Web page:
On mercy, Obama is a gridlock of one
Political science professor and Pardon Power blogger P.S. Ruckman believes that no president since John Adams has shown so little interest in exercising the power of the pardon.
Somehow the senator who opposed the waterboarding of self-professed 9/11 mastermind Khalid Shaikh Mohammed has become the president who hasn't lifted a finger to correct the tortured punishment meted out to Clarence Aaron, when the 23-year-old was sentenced to life without parole for a first-time nonviolent drug offense in 1993 in Alabama. Ditto other victims of draconian federal mandatory minimum-sentencing laws.
Obama's piddling exercise of mercy baffles liberals. Eric Sterling, who founded the Criminal Justice Policy Foundation to combat the excesses of federal drug laws, helped draft as a congressional aide, noted that his co-believers aren't asking Obama to free convicted killers posing a threat to society. "There are lots and lots of people who fit the strictest criteria to minimize the risk of re-offending," said Sterling. Obama could commute the sentences of only nonviolent offenders and mandate supervised release. Or the president could only commute the sentences of inmates with clean prison records and a good word from a prosecutor or judge.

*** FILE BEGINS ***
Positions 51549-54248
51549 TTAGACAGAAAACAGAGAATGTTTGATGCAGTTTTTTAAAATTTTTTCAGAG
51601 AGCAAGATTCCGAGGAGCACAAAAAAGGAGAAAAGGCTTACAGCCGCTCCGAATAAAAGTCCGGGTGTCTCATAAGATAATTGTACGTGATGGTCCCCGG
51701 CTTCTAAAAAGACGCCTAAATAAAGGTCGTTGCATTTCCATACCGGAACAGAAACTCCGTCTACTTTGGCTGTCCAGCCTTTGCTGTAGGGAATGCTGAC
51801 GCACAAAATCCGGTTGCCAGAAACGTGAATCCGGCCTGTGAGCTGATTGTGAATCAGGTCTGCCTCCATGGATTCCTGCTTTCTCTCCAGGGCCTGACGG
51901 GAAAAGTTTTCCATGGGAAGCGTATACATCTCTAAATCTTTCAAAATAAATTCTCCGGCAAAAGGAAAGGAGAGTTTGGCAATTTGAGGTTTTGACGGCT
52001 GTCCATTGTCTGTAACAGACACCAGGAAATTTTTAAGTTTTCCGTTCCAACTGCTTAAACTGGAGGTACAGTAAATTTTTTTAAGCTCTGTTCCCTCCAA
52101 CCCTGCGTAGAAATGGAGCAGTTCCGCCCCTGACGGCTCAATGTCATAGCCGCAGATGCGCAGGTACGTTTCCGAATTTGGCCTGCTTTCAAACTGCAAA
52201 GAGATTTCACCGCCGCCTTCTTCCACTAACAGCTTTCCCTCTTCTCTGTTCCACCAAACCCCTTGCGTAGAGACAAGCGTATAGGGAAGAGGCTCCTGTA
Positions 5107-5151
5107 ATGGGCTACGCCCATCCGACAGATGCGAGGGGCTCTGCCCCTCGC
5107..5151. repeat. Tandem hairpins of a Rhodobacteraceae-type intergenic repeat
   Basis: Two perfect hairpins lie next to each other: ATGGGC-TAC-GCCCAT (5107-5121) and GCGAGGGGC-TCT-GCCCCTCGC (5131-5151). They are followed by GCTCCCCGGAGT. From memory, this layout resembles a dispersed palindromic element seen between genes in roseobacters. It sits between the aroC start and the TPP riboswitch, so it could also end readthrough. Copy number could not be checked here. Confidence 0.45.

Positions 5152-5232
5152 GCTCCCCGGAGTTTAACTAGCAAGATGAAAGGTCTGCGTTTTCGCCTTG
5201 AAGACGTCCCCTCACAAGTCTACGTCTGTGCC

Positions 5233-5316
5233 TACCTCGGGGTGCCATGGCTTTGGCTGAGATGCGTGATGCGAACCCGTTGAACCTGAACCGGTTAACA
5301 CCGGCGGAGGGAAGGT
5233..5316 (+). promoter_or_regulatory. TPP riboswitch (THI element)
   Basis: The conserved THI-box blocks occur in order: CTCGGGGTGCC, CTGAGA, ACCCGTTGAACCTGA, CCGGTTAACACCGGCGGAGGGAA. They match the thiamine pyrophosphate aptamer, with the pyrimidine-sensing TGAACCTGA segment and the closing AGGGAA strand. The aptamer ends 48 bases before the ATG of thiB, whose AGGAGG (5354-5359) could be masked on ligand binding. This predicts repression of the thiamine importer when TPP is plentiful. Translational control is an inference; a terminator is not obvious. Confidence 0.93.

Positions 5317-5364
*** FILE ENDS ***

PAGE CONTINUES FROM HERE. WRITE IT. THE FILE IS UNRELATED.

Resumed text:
With his re-election secure, Obama has run out of reasons not to commute the sentences of nonviolent offenders. Ruckman expects the president to issue some pardons in December, a holiday tradition, but, "I don't expect a lot, frankly. I have no reason to expect he's going to set any records."
Why has Obama been so stingy with his clemency power? It's a frequent topic of speculation among pardon watchers. Quoth Ruckman: "I personally think it all started with the choice of Eric Holder (as attorney general). He brought more baggage to the office with respect to pardons than anyone else in history."
Readers may recall that as a Justice Department official, Holder gave President Clinton cover to pardon big-donor Marc Rich -- the gazillionaire who fled the country rather than face fraud and tax-evasion charges. Holder also had a role in Clinton's decision to commute the sentences of 16 Puerto Rican independence terrorists.
In other words, Holder rewarded a gazillionaire fugitive for avoiding prosecution and helped free unrepentant terrorists for political advantage. But when it comes to using the pardon power to curb the excesses of brutish sentences, Holder has other priorities.
Clarence Aaron can wait. Given his sentence of life without parole, where's he going to go?
Debra J. Saunders is a San Francisco Chronicle columnist. Her email address is email@example.com
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